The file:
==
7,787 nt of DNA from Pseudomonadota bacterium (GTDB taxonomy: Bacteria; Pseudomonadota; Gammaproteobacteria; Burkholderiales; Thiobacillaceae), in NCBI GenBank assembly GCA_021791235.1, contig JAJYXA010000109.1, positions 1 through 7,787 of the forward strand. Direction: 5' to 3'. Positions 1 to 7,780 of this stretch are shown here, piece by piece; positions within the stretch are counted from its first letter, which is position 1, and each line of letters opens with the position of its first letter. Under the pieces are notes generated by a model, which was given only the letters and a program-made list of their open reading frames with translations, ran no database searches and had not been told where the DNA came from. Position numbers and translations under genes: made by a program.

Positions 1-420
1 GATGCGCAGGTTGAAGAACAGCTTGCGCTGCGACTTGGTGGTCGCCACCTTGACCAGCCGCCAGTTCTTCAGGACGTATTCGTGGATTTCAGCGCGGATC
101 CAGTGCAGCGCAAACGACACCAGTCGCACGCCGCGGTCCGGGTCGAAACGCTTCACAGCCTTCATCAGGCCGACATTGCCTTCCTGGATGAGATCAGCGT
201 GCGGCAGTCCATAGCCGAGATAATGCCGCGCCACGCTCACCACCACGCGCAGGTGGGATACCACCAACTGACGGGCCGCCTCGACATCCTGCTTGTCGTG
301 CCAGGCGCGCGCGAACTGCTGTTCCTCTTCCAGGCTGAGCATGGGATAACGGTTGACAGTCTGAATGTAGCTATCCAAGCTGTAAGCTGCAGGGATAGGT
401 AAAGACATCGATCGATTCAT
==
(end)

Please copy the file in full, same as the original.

7,787 nt of DNA from Pseudomonadota bacterium (GTDB taxonomy: Bacteria; Pseudomonadota; Gammaproteobacteria; Burkholderiales; Thiobacillaceae), in NCBI GenBank assembly GCA_021791235.1, contig JAJYXA010000109.1, positions 1 through 7,787 of the forward strand. Direction: 5' to 3'. Positions 1 to 7,780 of this stretch are shown here, piece by piece; positions within the stretch are counted from its first letter, which is position 1, and each line of letters opens with the position of its first letter. Under the pieces are notes generated by a model, which was given only the letters and a program-made list of their open reading frames with translations, ran no database searches and had not been told where the DNA came from. Position numbers and translations under genes: made by a program.

Positions 1-420
1 GATGCGCAGGTTGAAGAACAGCTTGCGCTGCGACTTGGTGGTCGCCACCTTGACCAGCCGCCAGTTCTTCAGGACGTATTCGTGGATTTCAGCGCGGATC
101 CAGTGCAGCGCAAACGACACCAGTCGCACGCCGCGGTCCGGGTCGAAACGCTTCACAGCCTTCATCAGGCCGACATTGCCTTCCTGGATGAGATCAGCGT
201 GCGGCAGTCCATAGCCGAGATAATGCCGCGCCACGCTCACCACCACGCGCAGGTGGGATACCACCAACTGACGGGCCGCCTCGACATCCTGCTTGTCGTG
301 CCAGGCGCGCGCGAACTGCTGTTCCTCTTCCAGGCTGAGCATGGGATAACGGTTGACAGTCTGAATGTAGCTATCCAAGCTGTAAGCTGCAGGGATAGGT
401 AAAGACATCGATCGATTCAT